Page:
# wget http://postfix.state-of-mind.de/bounce-templates/bounce.de-DE.cf

Konfiguration

Anschließend erweitern wir unsere Postfixkonfiguration entsprechend.

 # vim /etc/postfix/main.cf
 # Django : 2012-02-06
# Benutzerdefinierte Bounce Messages mit deutsch- und englischsprachigen Texten aktiviert
bounce_template_file = /etc/postfix/bounce.de-DE.cf

Zum Aktivieren starten wir unseren Postfix einmal durch.

 # service postfix restart

Test

Zum Schluß überprüfen wir noch, ob die Variablen in dem Templatefile zu unseren Postfixvariablendefinitionen passen.

 postconf -b /etc/postfix/bounce.de-DE.cf
expanded_failure_text = <<EOF
Dies ist eine automatisch generierte Nachricht des Postfix E-Mail-Dienstes.
Dieser Dienst wird auf dem Server vml000080.dmz.nausch.org betrieben und teilt Ihnen
folgendes mit:


    Ihre Nachricht konnte an einen oder mehrere Empfaenger nicht zugestellt
    werden. Ein Problem-Bericht, sowie Ihre uspruengliche Nachricht wurden an
    das Ende dieser Nachricht angehaengt.


Fuer weitere Hilfe kontaktieren Sie bitte den fuer Sie zustaendigen
<postmaster>.

Senden Sie dazu den an diese E-Mail angefuegten Problem-Bericht mit.
Den Inhalt Ihrer urspruenglichen Nachricht koennen Sie - zum Schutz Ihrer
Privatsphaere - entfernen; er ist fuer eine Fehler-Diagnose nicht zwingend
notwendig.

                   Der Postfix E-Mail-Dienst

                        INTERNATIONAL VERSION

This is the Postfix program at host vml000080.dmz.nausch.org.

I'm sorry to have to inform you that your message could not
be delivered to one or more recipients. It's attached below.

For further assistance, please send mail to <postmaster>

If you do so, please include this problem report. You can
delete your own text from the attached returned message.

EOF

expanded_delay_text = <<EOF
Dies ist eine automatisch generierte Nachricht des Postfix E-Mail-Dienstes.
Dieser Dienst wird auf dem Server vml000080.dmz.nausch.org betrieben und teilt Ihnen
folgendes mit:


    Eine von Ihnen gesendete Nachricht konnte seit 0
    Stunden nicht zugestellt werden.
    
    Sie muessen die Nachricht nicht noch einmal senden. Der Postfix
    E-Mail-Dienst wird so lange versuchen Ihre Nachricht zuzustellen,
    bis sie 5 Tage alt ist.

    Sollte eine Zustellung bis in 5 Tagen nicht
    gelingen, wird der Postfix E-Mail-Dienst die Zustellung abbrechen und
    Sie davon in Kenntnis setzen.


Fuer weitere Hilfe kontaktieren Sie bitte den fuer Sie zustaendigen
<postmaster>.

Senden Sie dazu den, in dieser E-Mail angefuegten, Problem-Bericht mit.
Den Inhalt Ihrer urspruenglichen Nachricht koennen Sie, zum Schutz Ihrer
Privatsphaere, entfernen; er ist fuer eine Fehler-Diagnose nicht zwingend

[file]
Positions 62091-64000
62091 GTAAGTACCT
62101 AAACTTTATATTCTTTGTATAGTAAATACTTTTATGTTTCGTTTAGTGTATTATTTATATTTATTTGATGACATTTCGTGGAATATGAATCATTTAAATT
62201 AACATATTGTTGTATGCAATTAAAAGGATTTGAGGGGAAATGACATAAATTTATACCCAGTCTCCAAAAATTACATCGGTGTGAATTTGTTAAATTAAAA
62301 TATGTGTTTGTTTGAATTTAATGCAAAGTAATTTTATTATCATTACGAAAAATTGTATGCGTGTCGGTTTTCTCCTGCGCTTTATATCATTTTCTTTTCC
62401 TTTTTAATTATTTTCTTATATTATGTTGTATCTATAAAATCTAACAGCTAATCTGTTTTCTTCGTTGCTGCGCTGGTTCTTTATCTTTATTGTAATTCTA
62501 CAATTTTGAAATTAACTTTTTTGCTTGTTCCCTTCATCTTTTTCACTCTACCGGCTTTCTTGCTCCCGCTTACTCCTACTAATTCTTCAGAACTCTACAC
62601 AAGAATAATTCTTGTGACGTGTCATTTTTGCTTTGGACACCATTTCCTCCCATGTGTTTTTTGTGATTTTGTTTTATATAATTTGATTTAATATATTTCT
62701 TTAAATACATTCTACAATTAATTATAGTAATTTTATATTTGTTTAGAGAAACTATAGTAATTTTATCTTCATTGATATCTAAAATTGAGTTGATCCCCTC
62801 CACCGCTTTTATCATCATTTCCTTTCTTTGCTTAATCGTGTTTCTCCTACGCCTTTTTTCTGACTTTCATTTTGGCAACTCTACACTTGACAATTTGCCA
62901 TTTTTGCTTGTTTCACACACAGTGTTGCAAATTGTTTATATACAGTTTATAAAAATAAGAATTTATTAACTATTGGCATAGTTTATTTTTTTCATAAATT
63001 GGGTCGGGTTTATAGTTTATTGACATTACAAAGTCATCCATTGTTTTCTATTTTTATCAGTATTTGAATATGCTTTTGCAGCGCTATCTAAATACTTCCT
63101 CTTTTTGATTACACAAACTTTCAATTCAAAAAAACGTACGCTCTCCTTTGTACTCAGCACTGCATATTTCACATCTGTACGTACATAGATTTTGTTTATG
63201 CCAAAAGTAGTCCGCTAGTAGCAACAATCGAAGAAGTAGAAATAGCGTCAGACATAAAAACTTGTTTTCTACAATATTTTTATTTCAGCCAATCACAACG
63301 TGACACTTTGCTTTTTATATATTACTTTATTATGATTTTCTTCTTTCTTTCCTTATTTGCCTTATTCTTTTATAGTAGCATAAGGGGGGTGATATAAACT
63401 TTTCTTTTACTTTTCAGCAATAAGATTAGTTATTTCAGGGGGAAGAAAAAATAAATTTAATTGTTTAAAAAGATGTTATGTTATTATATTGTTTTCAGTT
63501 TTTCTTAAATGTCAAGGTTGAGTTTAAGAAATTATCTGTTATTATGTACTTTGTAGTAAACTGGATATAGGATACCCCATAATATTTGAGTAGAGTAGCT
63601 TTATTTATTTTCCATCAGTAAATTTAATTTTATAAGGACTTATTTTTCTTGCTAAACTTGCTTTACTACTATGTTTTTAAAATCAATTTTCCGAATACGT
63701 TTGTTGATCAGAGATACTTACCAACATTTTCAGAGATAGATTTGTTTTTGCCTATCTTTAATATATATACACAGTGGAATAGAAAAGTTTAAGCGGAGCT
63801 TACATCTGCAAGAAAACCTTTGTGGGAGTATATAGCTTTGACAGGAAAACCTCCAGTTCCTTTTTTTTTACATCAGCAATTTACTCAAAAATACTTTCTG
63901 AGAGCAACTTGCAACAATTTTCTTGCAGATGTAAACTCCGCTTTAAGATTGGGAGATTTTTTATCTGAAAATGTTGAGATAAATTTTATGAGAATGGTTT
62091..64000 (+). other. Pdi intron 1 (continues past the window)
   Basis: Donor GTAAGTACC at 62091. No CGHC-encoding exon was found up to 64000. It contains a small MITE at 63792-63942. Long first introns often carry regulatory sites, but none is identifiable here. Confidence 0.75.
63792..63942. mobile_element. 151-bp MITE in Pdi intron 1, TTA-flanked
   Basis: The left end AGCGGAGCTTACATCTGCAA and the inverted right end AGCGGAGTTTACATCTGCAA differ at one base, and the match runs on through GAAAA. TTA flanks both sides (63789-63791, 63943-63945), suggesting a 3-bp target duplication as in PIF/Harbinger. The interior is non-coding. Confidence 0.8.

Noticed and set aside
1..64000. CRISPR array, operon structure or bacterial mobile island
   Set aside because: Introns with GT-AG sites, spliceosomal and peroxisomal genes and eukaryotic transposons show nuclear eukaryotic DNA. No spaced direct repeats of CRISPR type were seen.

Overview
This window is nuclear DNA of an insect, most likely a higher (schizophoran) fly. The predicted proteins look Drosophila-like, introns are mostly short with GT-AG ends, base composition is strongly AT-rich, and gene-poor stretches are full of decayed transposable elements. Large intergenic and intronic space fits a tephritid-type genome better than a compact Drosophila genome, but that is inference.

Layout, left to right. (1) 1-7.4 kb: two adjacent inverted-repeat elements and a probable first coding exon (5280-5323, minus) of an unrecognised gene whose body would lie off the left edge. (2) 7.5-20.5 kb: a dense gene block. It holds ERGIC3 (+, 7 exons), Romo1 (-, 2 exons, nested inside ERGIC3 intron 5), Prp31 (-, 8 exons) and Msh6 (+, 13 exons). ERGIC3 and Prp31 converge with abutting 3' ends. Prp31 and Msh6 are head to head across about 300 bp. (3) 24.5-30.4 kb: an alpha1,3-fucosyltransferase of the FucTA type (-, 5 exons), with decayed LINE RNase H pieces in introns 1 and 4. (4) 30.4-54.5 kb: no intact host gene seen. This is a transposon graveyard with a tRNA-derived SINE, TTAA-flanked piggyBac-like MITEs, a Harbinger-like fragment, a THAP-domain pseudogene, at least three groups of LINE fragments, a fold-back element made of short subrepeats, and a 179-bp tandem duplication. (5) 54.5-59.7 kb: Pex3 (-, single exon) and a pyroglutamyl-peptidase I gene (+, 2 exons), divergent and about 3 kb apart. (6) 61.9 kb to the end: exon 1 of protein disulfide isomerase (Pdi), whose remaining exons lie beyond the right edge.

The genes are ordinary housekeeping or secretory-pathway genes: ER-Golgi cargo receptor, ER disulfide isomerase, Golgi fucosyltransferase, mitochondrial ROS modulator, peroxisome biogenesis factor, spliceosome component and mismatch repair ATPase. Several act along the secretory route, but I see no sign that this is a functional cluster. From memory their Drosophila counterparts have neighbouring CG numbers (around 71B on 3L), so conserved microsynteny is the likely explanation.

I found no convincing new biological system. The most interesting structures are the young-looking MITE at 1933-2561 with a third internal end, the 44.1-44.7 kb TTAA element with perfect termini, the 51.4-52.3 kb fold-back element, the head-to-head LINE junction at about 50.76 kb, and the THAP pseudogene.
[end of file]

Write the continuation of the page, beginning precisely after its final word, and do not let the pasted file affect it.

notwendig.

                   Der Postfix E-Mail-Dienst


                        INTERNATIONAL VERSION

This is the Postfix program at host vml000080.dmz.nausch.org.

####################################################################
# THIS IS A WARNING ONLY.  YOU DO NOT NEED TO RESEND YOUR MESSAGE. #
####################################################################

Your message could not be delivered for 0 hour(s).
It will be retried until it is 5 day(s) old.

For further assistance, please send mail to <postmaster>

If you do so, please include this problem report. You can
delete your own text from the attached returned message.

                   The Postfix program
EOF

expanded_success_text = <<EOF
Dies ist eine automatisch generierte Nachricht des Postfix E-Mail-Dienstes.
Dieser Dienst wird auf dem Server vml000080.dmz.nausch.org betrieben und teilt Ihnen
folgendes mit:


    Ihre Nachricht wurde erfolgreich an die E-Mail-Server der am Ende dieser
    E-Mail aufgelisteten Empfaenger ausgeliefert.

    Falls Sie eine Zustellbericht angefordet haben und der empfangende
    E-Mail-Server diese Funktionalitaet unterstuetzt erhalten Sie
    auch von diesem E-Mail-Server eine entsprechende Benachrichtigung.


                   Der Postfix E-Mail-Dienst


                        INTERNATIONAL VERSION

This is the Postfix program at host vml000080.dmz.nausch.org.

Your message was successfully delivered to the destination(s)
listed below. If the message was delivered to mailbox you will
receive no further notifications. Otherwise you may still receive
notifications of mail delivery errors from other systems.

                   The Postfix program
EOF

expanded_verify_text = <<EOF
Dies ist eine automatisch generierte Nachricht des Postfix E-Mail-Dienstes.
Dieser Dienst wird auf dem Server vml000080.dmz.nausch.org betrieben und teilt Ihnen